Nineveh, at the start of the 8th century B.C., was a large metropolis in the still expanding Assyrian Empire. Various Bible commentaries state the city's population, at the time of Jonah, was anywhere from 120,000 people to 600,000 or more.
Research carried out on ancient populations suggests that the pagan city, in the fifty-six years before its destruction in 612 B.C., was the most populated area in the world (4,000 Years of Urban Growth: An Historical Census).
The city's wicked behavior drew God's attention and cried out for his judgment (Jonah 1:1 - 2). The Lord decides, however, to extend some mercy to the city. He sends the minor prophet Jonah to warn Nineveh of its sinful ways and impending destruction (3:4).
Jonah, although God had to convince him to fulfill his mission, eventually warns Nineveh that its judgment was rapidly approaching (Jonah 4:4). The city's immediate response was to cause everyone, including the animals, to begin to fast. The king of Nineveh, who also fasted, even commanded the people to repent from their evil ways in the hope that they might receive mercy (3:5 - 9).
The extraordinary response of those in Nineveh, referenced by Jesus himself (Matthew 12:41), led to God extended more mercy to the city by deciding not to overturn it!
Saved from certain death
King David was a grateful and frequent recipient of God's mercy, writing about in at least 38 Psalms. In one Psalm in particular, number 136, he praises the Lord's merciful acts in each of its twenty-six verses!
David, after he lusted after a married woman named Bathsheba, not only committed adultery with her but also sought to cover up his sin by arranging for the death of her husband Uriah (2Samuel 11, 12). God's law required those committing such acts to be punished with the death penalty (Exodus 21:12 - 14, Leviticus 20:10, etc.).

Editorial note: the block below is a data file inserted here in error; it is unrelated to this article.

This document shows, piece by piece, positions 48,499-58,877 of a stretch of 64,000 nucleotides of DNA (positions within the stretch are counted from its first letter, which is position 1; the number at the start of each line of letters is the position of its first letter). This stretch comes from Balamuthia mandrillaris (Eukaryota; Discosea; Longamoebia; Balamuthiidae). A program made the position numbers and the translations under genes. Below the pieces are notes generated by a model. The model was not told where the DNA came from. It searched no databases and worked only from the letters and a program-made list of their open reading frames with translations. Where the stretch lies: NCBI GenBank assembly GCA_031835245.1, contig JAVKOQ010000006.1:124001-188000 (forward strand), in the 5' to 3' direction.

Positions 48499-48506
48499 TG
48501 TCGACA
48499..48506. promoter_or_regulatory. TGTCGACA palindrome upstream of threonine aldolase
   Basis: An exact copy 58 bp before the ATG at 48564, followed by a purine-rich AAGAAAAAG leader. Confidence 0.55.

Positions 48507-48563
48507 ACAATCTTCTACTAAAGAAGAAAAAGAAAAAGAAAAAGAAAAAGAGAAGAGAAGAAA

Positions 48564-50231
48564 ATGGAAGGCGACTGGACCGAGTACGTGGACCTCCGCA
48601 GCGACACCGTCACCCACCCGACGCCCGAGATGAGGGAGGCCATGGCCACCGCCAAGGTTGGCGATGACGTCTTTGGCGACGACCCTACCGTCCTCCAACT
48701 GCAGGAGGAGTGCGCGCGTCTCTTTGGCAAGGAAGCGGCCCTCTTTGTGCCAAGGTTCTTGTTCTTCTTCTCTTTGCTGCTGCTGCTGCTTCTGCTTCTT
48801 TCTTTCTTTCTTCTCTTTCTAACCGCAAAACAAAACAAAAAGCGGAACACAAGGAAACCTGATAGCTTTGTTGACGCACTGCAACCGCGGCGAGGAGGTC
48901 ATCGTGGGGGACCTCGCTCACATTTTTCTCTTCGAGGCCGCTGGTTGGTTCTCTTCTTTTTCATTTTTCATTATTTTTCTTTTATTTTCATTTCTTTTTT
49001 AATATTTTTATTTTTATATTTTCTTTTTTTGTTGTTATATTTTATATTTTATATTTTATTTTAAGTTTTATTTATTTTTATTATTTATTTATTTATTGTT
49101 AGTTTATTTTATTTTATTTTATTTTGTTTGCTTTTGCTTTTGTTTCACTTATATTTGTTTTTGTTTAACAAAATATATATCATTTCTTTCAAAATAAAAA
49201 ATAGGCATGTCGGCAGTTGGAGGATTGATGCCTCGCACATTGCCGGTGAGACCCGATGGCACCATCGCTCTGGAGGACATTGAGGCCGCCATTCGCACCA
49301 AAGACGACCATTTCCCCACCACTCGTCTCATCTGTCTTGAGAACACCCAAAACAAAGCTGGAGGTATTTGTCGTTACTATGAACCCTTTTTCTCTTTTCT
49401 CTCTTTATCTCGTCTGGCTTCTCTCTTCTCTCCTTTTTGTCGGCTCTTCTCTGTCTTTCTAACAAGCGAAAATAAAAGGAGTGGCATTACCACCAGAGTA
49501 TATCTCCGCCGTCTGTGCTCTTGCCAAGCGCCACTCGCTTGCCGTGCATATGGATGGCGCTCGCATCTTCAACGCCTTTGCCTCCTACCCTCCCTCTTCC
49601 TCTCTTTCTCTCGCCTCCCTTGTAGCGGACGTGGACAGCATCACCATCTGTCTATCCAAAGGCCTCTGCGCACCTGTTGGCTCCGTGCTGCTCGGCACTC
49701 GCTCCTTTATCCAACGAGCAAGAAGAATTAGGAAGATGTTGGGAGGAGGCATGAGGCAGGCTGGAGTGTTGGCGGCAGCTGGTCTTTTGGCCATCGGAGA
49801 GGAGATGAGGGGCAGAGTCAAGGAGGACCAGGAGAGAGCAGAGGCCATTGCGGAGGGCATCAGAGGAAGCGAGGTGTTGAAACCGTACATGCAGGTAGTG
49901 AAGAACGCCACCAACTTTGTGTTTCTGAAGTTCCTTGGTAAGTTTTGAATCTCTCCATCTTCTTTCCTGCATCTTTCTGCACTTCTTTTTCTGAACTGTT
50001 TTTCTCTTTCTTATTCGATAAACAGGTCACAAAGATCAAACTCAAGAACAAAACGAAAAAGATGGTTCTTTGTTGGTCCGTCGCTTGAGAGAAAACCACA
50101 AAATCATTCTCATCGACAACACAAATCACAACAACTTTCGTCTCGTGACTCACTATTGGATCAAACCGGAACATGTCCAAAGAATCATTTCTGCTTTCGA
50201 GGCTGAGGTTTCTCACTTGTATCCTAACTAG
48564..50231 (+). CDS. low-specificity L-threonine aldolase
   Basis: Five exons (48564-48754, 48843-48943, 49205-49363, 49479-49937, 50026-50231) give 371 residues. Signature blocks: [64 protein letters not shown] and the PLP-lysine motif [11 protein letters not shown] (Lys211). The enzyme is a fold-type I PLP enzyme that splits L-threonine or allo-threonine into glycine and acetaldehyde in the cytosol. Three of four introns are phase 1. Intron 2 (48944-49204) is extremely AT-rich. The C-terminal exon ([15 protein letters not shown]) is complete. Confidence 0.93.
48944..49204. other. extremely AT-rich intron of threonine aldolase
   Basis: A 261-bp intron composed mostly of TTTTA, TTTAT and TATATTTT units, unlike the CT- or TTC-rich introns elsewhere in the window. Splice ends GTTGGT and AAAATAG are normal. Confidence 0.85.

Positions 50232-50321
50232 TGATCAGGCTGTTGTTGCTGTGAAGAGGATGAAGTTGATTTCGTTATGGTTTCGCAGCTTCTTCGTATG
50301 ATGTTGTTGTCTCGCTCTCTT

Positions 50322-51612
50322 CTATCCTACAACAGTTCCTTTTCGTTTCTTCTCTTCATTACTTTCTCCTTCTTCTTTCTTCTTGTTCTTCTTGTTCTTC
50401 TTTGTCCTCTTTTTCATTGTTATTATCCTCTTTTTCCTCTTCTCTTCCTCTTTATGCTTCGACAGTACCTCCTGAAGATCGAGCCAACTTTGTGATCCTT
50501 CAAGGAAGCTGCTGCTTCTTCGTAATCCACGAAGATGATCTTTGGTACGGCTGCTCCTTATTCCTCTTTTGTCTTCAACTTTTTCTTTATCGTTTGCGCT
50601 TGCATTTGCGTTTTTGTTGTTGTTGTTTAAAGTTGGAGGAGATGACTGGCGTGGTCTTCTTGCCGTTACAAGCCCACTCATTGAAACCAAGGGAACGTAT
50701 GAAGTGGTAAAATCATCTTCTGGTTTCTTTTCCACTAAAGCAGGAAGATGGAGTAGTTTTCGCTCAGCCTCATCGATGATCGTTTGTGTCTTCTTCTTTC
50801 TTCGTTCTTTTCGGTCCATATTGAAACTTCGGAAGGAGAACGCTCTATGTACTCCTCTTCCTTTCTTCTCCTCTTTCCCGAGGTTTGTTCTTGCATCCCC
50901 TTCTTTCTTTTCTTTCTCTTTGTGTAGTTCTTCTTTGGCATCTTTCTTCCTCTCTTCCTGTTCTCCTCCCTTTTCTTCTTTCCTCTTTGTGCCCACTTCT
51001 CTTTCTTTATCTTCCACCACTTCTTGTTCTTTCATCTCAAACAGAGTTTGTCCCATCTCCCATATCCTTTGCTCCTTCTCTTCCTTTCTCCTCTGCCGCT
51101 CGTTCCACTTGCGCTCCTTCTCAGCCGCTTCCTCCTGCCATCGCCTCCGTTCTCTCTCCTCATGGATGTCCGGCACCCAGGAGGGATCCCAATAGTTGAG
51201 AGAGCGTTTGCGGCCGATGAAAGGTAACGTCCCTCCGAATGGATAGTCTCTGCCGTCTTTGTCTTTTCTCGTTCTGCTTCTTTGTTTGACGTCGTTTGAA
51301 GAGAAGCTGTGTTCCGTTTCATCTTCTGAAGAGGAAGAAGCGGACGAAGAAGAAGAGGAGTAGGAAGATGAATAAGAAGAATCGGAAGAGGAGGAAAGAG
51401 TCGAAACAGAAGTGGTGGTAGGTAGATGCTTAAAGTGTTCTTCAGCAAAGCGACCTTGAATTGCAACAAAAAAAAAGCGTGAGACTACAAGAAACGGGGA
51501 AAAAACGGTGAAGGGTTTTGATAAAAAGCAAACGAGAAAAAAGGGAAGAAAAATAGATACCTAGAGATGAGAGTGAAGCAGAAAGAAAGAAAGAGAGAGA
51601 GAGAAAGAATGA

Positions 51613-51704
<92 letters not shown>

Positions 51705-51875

The prophet Nathan is sent to confront the king with his great sins. After repenting of what he had done, God extended mercy to David by having Nathan tell him, "The Lord also has put away your sin; you shall not die" (2Samuel 12:13). David was saved from certain death because he quickly admitted his sin and the Lord's mercy took into account his heart of repentance (see Psalm 51).
Jerusalem spared destruction
David required another big dose of mercy after he committed the sin of taking a census of Israel's fighting men. After confronted about his sin, the king chooses as his punishment a three-day long deadly epidemic upon the entire land.
God, after a death angel kills 70,000 Israelites, halts the slaughter before it enters Jerusalem (2Samuel 24). David, seeing the angel, pleads for God's mercy that no more lives be lost. The plague is permanently stopped after the king builds an altar and offers sacrifices upon it (verse 25).